April 10, 2022
Weekly Market Outlook
By Donn Goodman and Geoff Bysshe
We’re talking about financial hawks that grew in number this week, and the game these hawks are playing will affect not only their net worth, but your net worth as well.
Let’s hope they have the right game plan.
Last week the stock market’s multi-week rally was rudely interrupted when a historically dovish Federal Reserve Board Governor, Lael Brainard, let the markets know that she’s moved to a more hawkish belief (see her confession below).
In reaction to this news, bonds (understandably) tanked across the whole curve, and the stock market’s sectors reacted with mixed results. Defensive sectors rallied and economically sensitive sectors fell leaving the indexes weaker but not broken.
The heart of the issue is that the economy is a hot mess. It’s experiencing both supply and demand shocks created by a pandemic and a war In Ukraine impacting economic growth and inflations around the world.
Consumer prices (especially food products) are rising at an alarming rate. This, along with a sharp rise in gasoline prices, are punishing the average American. See table below and the last several weeks of Market Outlook for the data on the punishing inflation conditions.
It’s inflation data like the table above that has continued to convert the “transitory” belief among officials, and most recently, Lael Brainard, to an increasingly hawkish stance which she communicated in a recent speech as follows:
“Currently, inflation is much too high and is subject to upside risks…It is of paramount importance to get inflation down,”
To bring inflation down, the Fed will “continue tightening monetary policy methodically through a series of interest rate increases and by starting to reduce the balance sheet at a rapid pace as soon as our May meeting,”
“Given that the recovery has been considerably stronger and faster than in the previous cycle, I expect the balance sheet to shrink considerably more rapidly than in the previous recovery, with significantly larger caps and a much shorter period to phase in the maximum caps compared with 2017–19,”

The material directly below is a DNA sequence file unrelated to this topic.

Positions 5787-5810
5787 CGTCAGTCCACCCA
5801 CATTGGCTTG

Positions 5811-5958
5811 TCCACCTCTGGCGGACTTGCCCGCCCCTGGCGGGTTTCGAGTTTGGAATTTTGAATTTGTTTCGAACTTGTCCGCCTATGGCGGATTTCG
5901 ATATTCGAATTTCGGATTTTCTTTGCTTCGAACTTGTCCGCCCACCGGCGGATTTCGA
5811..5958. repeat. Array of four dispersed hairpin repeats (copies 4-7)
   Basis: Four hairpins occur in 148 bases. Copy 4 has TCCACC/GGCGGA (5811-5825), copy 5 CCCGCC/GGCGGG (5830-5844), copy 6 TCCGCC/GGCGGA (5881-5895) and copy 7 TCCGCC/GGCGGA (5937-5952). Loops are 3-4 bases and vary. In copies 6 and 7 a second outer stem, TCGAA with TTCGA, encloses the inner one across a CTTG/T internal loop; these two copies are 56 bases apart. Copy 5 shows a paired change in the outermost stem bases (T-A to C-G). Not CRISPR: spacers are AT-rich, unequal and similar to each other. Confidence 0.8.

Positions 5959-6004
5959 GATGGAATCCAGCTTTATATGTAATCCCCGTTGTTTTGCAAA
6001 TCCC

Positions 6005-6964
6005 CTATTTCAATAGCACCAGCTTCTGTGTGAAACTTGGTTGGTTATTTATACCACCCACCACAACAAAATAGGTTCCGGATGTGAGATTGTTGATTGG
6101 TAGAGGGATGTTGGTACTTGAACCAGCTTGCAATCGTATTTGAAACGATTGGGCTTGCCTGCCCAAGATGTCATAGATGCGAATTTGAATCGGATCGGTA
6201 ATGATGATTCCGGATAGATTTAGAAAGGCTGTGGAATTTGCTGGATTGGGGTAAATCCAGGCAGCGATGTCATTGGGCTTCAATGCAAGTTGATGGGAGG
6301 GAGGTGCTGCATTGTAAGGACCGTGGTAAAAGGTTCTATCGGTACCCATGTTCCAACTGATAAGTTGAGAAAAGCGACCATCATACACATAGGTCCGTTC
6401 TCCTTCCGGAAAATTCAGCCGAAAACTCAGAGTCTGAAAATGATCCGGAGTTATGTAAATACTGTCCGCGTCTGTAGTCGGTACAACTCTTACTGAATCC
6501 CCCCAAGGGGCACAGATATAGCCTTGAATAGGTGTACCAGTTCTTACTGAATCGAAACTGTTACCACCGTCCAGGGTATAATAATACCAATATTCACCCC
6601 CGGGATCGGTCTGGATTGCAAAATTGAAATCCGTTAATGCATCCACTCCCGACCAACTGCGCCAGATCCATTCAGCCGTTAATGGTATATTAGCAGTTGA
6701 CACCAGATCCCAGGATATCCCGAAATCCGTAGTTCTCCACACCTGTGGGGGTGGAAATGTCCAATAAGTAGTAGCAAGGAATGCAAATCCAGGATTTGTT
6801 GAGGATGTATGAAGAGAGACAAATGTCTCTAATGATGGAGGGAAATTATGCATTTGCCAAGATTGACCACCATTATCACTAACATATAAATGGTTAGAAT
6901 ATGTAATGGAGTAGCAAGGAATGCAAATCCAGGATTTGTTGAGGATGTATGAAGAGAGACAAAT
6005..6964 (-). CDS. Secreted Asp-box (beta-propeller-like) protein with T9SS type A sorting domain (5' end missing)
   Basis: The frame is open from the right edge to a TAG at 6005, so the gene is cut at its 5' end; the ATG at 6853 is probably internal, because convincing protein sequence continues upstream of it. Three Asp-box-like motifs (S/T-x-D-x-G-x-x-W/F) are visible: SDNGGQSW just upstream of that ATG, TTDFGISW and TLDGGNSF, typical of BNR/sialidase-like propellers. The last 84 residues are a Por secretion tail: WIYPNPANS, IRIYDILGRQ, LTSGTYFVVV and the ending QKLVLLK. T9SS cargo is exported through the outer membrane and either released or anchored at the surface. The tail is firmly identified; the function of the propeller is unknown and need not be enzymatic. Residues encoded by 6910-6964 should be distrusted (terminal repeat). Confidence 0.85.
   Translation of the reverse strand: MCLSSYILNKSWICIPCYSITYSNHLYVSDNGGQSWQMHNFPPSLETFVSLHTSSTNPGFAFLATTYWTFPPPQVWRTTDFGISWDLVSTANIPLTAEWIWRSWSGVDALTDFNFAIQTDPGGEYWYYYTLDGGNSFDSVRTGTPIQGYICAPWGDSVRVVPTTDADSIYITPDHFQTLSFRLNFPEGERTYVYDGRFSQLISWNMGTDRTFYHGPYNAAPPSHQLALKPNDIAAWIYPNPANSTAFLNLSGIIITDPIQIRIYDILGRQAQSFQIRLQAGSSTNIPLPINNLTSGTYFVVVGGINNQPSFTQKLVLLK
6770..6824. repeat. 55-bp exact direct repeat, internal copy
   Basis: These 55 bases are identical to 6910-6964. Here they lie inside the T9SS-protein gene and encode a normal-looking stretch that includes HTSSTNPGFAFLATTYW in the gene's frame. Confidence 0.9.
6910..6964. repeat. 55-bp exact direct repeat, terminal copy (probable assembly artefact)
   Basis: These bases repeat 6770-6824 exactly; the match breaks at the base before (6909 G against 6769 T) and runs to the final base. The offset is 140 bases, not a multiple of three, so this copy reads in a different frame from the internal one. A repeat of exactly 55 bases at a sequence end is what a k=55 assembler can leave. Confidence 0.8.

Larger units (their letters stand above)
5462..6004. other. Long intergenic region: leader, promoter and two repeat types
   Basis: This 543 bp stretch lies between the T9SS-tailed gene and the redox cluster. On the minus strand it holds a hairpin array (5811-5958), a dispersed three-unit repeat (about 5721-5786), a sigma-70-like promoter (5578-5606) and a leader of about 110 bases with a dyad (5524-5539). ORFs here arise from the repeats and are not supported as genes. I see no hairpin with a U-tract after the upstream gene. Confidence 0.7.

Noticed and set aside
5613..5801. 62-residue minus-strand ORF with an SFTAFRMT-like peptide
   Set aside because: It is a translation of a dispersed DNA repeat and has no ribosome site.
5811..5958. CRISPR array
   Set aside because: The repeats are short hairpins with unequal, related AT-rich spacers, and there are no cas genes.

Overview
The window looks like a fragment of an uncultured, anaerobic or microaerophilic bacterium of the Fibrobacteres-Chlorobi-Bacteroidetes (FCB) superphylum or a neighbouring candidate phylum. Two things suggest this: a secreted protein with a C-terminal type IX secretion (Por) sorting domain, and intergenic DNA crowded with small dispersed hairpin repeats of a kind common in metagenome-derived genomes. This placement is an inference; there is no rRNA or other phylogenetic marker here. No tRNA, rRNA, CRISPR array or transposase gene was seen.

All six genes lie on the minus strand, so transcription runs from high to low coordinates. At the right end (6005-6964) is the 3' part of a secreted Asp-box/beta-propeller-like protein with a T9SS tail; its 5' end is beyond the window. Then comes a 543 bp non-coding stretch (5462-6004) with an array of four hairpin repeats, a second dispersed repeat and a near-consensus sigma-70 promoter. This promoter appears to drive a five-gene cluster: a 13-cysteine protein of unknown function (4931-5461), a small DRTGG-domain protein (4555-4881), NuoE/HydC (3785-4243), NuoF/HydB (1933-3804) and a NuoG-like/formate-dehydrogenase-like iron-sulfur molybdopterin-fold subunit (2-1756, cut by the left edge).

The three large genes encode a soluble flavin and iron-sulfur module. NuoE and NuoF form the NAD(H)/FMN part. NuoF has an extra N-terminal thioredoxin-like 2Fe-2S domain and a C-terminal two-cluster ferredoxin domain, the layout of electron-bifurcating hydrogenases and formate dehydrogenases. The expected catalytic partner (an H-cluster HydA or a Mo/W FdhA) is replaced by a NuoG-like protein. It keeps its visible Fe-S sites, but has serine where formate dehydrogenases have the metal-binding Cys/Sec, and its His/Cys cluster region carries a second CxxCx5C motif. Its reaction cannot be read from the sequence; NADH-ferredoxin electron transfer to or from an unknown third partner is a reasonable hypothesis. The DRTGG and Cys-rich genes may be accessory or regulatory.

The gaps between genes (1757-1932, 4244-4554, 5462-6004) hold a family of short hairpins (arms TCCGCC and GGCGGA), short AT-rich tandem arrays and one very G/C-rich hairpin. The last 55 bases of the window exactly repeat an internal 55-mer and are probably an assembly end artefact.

The Fed is “prepared to take stronger action if indicators of inflation and inflation expectations indicate that such action is warranted,” Brainard said.
In the past, Brainard had been one of the more dovish Governors. She is now joining other Fed Governors, such as James Bullard, who have been communicating the need for more aggressive Fed tightening. In fact, Bullard has been stating for months that the Fed borrowing rates need to be at 3.0% or higher in the near future to have any chance to fight the out-of-control inflation. In March, when the Fed raised rates by 0.25%, Jerome Powell indicated that they anticipated raising an additional 8 or 9 times to get the Fed Funds rate to 1.9% by the end of 2022.
Lael Brainard’s new HAWKish view suggests that Fed borrowing rates should go up much faster and be above 3.0% by year-end to have any real chance of bringing down inflation.
The market immediately interpreted these comments as “gospel” and short-term rates rose quickly. This sent the yield curve into its second inversion in 2022 whereby short-term rates (2-year Treasuries) are higher than longer term rates (10 year).
This inversion was construed by the market (and every financial commentary) that we are headed into a recession. See chart below.
Most hurt by the hawkish comments were tech/growth and small-cap stocks. These are areas of the market that have been at high multiples (P/Es) and are likely to be more hurt by a combination of a slowing economy and higher borrowing costs.
For this past week the QQQ was down 3.5% and IWM fell 4.6% for the week. The mega cap core stocks closed flat for the week (DIA), and the S&P 500 was down 1.0%.
While previous inverted yield curves have accurately forecasted an economic slowdown, they did not send the economy or the stock market into an immediate downward move. Past recessions did not occur for a long-time into the future (average 18 months or greater).
It’s important to consider the number and the duration of the inversions.
With regard to potential negative returns in the S&P500 over the periods of 1, 3, 6, and 12 months following a curve inversion, the chart below shows that on average, market returns have been positive in all time frames until the market has experienced 7 inversions.
April is typically a positive period for the stock market.
You may not be aware that April has historically been one the best months to invest in the stock market. This is only slightly muted in mid-term election years but remains positive. In fact, April has seen a positive return in 15 of the last 16 years.
We suggest you not get too caught up in the mainstream media and all the negative commentary.
Here are some other productive steps you can take to protect and potentially thrive in this period of rising interest rates and borrowing costs:
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